Thanks for the Invitation!

Here’s a taste of what to expect and tips on how to prepare your students for a school visit. 

What will I bring?

I will bring books to display, a laptop and digital projector, a portable sound system, my drawing crayons and autographing pens.

can bring books to sell, or you can partner with a local bookstore or  order directly from the publishers.

What will you provide?

I’ll need:

A darkened room in which to show slides

A large screen or white wall

A compact projector cart with a power strip

A long extension cord

A 3’x6’ table for displaying books.  A stage works well too.

A large, sturdy easel equipped with plenty of white, unlined paper. The better quality the paper, the better the drawings will be. You keep all the drawings.

If I am flying to you, I will not bring the sound system. I will need a lapel mic. A hand held does not work when I am drawing.

How many presentations will I make?

I will present three 50-minute assemblies to a large group of students (up to 250 students) plus an additional 50-minute workshop with a small group of your choice (maximum 30 students).

The small group might be an afternoon kindergarten class or an art workshop with 2nd, 3rd, and 4th graders. For examples, see  Bear Cave projects or an illustrated Q&A about writing/drawing with 3rd through 6th graders.  For a small extra charge I can also present an evening assembly for parents and students.

Above: California state animals make marvelous “mola” designs, as shown by these 4th graders.

The large group assemblies are a fun mix of slide show and interactive drawing.

First, I inspire and reassure students by showing lots of artwork from my own childhood.  

As I present the storybooks, I explain everything from the value of research to attention to detail. Family, friends and pets are integral to my life and I demonstrate the amusing ways ways they have popped up in my work. In every interaction I emphasize the importance of practice to become better at anything.

Part 2 is to involve the students in a participatory drawing exercise. Starting with characters and a setting suggested by the group, I improvise a multi-page story and explain the basic rules of illustration and book-making as I go – forward momentum, characterization and point of view.  The last page always includes a ‘cliff hanger’ and the words “What Happens Next?”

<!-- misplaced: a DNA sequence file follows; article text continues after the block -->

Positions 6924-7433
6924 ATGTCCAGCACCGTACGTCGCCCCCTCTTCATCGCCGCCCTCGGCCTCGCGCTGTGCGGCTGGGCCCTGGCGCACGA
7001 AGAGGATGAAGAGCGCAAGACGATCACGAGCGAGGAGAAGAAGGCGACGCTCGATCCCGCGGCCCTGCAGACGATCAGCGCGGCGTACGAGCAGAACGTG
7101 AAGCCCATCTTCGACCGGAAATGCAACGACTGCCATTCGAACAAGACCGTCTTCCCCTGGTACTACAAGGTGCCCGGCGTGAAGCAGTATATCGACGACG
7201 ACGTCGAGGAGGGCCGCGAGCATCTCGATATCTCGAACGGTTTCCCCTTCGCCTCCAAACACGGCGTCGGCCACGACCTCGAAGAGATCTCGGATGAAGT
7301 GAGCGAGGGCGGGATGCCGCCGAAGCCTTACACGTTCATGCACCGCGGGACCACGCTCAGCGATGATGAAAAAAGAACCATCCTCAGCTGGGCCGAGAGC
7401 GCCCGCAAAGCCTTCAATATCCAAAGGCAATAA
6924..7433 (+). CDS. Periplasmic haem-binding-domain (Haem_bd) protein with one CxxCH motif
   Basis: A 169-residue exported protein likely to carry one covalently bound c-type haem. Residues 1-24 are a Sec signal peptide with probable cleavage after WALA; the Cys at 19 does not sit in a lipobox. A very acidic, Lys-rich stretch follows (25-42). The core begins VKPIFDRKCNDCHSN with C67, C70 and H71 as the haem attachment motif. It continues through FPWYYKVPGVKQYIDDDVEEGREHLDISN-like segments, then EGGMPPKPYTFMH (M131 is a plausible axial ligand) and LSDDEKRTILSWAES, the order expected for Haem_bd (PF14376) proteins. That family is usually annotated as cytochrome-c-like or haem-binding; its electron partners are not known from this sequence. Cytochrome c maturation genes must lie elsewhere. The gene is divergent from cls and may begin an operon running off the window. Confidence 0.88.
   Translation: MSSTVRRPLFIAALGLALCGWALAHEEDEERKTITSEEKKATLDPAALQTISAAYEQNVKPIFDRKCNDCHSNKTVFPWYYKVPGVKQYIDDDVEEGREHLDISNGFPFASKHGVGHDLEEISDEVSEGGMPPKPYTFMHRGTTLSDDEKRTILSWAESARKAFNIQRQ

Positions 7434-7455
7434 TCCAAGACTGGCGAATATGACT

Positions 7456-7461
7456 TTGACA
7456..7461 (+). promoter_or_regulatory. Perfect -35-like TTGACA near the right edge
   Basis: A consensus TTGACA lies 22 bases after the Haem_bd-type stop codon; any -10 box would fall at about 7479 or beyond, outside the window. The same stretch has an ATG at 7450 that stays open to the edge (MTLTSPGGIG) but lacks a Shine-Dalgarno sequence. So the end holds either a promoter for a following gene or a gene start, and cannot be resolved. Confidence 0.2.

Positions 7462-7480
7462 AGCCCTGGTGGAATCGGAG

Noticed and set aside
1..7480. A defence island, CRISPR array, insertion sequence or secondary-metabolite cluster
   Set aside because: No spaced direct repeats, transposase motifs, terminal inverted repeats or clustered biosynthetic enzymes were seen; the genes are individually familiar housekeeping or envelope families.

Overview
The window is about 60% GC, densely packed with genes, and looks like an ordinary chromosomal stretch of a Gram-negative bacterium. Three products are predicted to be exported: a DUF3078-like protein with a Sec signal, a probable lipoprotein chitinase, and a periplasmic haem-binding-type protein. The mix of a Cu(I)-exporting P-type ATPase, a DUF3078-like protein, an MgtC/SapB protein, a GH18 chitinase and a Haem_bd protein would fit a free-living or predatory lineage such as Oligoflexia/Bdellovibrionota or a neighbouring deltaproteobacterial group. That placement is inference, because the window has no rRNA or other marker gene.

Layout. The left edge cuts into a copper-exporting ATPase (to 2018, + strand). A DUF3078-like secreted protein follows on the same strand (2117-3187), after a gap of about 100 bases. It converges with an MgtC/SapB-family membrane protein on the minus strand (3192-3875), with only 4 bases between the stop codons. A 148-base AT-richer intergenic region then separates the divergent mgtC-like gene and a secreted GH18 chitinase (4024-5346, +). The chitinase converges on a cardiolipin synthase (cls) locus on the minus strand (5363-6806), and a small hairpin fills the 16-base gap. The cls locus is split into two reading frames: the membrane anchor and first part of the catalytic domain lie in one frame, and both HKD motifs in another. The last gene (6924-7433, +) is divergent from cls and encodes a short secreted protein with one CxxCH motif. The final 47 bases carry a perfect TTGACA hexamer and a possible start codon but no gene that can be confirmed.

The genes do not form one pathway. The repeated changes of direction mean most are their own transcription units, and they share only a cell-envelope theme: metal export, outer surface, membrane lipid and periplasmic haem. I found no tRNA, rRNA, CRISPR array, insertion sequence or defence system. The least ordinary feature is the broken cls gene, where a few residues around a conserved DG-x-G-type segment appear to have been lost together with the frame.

Students are then encouraged to take what they have learned and continue the story.

I try to leave time for a brief Q&A session.

What do you need to do to prepare for my visit? 


Once we have agreed on a date and signed a contract, your job is to prepare the students for my visit. The more excited they are, the better the day goes.  This prep includes familiarizing students with my books and using them as inspiration for art projects.

For good, general information, go to the American Library Association’s Website.  A thorough, inclusive list of what to plan for is available here.

Several weeks before I arrive I will need a detailed schedule and driving directions if your school is in the Northeast. I will email you a personalized bookmark. This can be reproduced and distributed to the entire student body. I would appreciate it if each student could receive one. I do not want to be asked to sign scraps of paper on the day I am visiting.



When am I available?  

I prefer to schedule school visits at least 4-6 months in advance. A full year ahead is not too early but it is never too late to inquire about a last-minute opening.

How much does it cost?

I charge $1200 for a full day at school and $400 for a single assembly or library visit. My conference keynote speaking fees are available on request.

If your school is within two hours driving time from my home in Central Vermont, I can make this a day trip. If it is farther away, I will want to arrive the night before so I can be at school bright and early. Travel costs: accommodations and transportation, if necessary, are your responsibility.

Further questions?  Please write to me here.


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